Another possible way forward is through the use of what has been termed the ‘Jigsaw approach’ where business applications are all fully vendor independent of each other and can be swapped from one product to another with relative ease. For instance one Office Suite or Browser product might be used for say 6 months and therefore form part of the HMG desktop for that period of time, but can easily be changed for another product after that period of time.

This bookable event is free and open to all with buffet and refreshments (Breakfast served from 0930, Lunch from around 1300, Afternoon Tea and Cakes from 1530, Wine and Nibbles from around 1700). To book a place to attend please email Mark Elkins at mark_elkins@bcs.org

The Speakers

Gerry Gavigan, Chair, Open Source Consortium (OSC), http://www.opensourceconsortium.org

Chris Kenyon, VP Sales & Business Development, Canonical http://www.canonical.com/about-canonical/overview/management-team Canonical is the company behind Ubuntu. Chris has had the privilege of being responsible for Canonical’s  commercial engagements with industry partners Dell, HP, Intel and ARM and has helped lead commercial growth of the company over the last five years.  Chris spends much of time on the road with customers in North America, Europe and China.  His present role spans commercial engagements with both end customers and industry partners.

Event Abstract:
- What do desktops of the future look like?
- How do we give civil servants, health-care professionals, teachers and the armed services access to the tools, they need?
- How would an alternative HMG desktop look like?
- Learning from large Linux deployments globally:
- What are some of the best practices for using Linux desktops and proprietary software together?
- What are some of the obstacles that large non-Microsoft desktop deployments face?
- Is a bring your own device culture an opportunity or a threat to the HMG desktop?

Steve Lamb, Open Source Strategy Lead, Microsoft UK. Steve works with Open Source developers, communities and business leaders to enable & encourage a growing ecosystem of Open Source projects on Microsoft technologies including Windows Azure. Steve is a technologist with solid business and communications experience who’s worked at Microsoft for the last ten years with the previous ten being specialised in UNIX. He thrives on breaking down unnecessary barriers, working with amazing people to understand complicated problems and helping communities be more successful. He has paid great attention to cloud technologies (and social media) for many years. Steve has spoken at major conferences around Europe including TechEd – he’s not “a speaker” by trade.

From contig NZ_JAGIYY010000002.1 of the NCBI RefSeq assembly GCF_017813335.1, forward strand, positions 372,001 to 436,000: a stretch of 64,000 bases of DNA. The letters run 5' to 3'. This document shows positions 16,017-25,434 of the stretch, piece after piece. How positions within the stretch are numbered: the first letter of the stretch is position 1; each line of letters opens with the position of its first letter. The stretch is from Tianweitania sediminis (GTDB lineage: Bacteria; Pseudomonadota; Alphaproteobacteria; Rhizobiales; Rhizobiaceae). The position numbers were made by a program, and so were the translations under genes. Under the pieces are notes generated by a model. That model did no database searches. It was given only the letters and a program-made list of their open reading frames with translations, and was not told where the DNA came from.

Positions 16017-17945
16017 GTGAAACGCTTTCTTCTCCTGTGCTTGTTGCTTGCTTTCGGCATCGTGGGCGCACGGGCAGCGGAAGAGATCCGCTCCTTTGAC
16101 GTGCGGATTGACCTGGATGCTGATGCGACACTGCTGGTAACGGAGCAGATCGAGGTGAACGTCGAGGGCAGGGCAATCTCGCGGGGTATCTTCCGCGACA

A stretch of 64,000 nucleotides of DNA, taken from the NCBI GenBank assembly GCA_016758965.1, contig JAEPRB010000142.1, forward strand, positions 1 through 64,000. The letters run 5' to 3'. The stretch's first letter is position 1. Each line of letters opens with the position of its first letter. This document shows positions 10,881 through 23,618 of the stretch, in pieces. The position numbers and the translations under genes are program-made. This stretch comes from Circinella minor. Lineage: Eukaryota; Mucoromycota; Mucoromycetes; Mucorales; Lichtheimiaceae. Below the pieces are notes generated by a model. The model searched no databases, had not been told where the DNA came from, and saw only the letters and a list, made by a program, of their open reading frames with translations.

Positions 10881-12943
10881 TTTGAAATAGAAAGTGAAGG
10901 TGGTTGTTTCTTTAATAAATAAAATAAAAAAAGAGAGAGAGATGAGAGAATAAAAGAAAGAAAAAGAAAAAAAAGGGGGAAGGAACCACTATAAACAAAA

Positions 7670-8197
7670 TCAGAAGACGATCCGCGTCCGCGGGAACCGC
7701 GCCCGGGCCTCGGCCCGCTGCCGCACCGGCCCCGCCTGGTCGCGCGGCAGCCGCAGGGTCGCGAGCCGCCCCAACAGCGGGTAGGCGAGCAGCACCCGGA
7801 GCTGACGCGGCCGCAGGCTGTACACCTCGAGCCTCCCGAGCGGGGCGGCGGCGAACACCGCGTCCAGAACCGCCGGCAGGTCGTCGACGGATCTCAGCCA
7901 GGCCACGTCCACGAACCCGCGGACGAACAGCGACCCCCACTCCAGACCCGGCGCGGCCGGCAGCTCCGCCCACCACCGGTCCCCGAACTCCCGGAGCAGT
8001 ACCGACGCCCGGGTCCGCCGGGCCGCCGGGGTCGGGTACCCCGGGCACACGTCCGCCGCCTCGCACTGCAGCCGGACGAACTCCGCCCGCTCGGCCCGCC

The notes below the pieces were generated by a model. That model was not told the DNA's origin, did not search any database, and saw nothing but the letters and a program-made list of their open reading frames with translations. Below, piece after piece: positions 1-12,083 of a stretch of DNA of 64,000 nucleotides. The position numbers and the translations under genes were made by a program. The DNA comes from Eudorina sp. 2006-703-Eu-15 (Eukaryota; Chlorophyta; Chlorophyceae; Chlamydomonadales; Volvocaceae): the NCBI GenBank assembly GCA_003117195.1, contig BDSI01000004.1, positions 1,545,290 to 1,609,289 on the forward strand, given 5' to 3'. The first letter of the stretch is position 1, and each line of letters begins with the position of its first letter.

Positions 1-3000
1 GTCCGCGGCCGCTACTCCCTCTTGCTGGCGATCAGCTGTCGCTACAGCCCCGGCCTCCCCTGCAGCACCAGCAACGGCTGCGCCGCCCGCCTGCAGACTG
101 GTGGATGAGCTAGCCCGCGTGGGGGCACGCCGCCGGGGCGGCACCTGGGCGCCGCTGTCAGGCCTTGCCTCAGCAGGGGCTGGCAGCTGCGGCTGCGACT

Event Abstract: Hands up who’d like to use a computer that takes forever to boot, is inflexible, obsolete and expensive? Anyone? No I thought not! Sadly this is the reality for users of the current HMG standard desktop. It really doesn’t have to be this way. My peers will present a range of alternative Open Source platforms. Open Source runs REALLY WELL on Windows Client, Server and in the (Azure) cloud. A MODERN version of Windows can give a MUCH BETTER experience though changing the desktop Operating System is only part of the solution. Having a sensible configuration is critical. Keeping it up to date is key. Keeping costs down is important. Freeing people to work HOW THEY WORK BEST is critical.

Richard Melville, Systems Architect, runs Cellularity (cellularity.co.uk), a company committed to developing and producing the “Stellar System”, a small, silent, user-friendly, distributed desktop system running only free software. Interested in electronics at an early age, and designing transistor radios for fun, Richard first worked in the telecoms industry. Moving on to machine control and thyristor-driven dockside equipment he then decided to take time out and took a Sociology degree at Essex University. On leaving University he ran a PCB design company before joining Racal Electronics, a founder member of Vodafone, when the company was working on installing the UK’s first mobile phone network.

Event Abstract: The landscape of the computer desktop is changing fast, driven in part by the rapid developments taking place in the mobile arena.  Howling towers stuffed under office desks, running proprietary software, and creating an unpleasant noisy working environment are giving way to smaller, more energy-efficient systems.  Over the years we have seen vacillations between server-client to peer-to-peer and back again.  With the proliferation of cheap multi-core processors the time is now right for small distributed desktop systems.  With the low power consumption of such systems and the advancement of battery technology there is the potential of freeing the desktop from the constraints of the mains electricity supply.

Tariq Rashid, Lead Architect HOIT Technology Solutions & Assurance, Home Office, HM Government, explaining the “jigsaw” model and its suggested benefits.

Sam Tuke is UK Coordinator for the Free Software Foundation Europe (FSFE). He has been using, developing, and promoting Free Software since 2003, organised and spoken at conferences in Sweden, Britain, and Germany, and is currently working on the Document Freedom Day 2012 campaign for Open Standards.

Event Abstract: Public bodies in Europe and beyond are making use of Free Software in a major way. From Munich City Council, to the schools and universities of Brazil, to the local authorities of Belgium, Free Software is providing new solutions in highly competitive public sector markets. Sam will introduce the most interesting of these deployments, and discuss why Free Software was chosen in each case and what benefits it brought. The talk will conclude with an exploration of the advantages that Free Software can offer to the British public sector.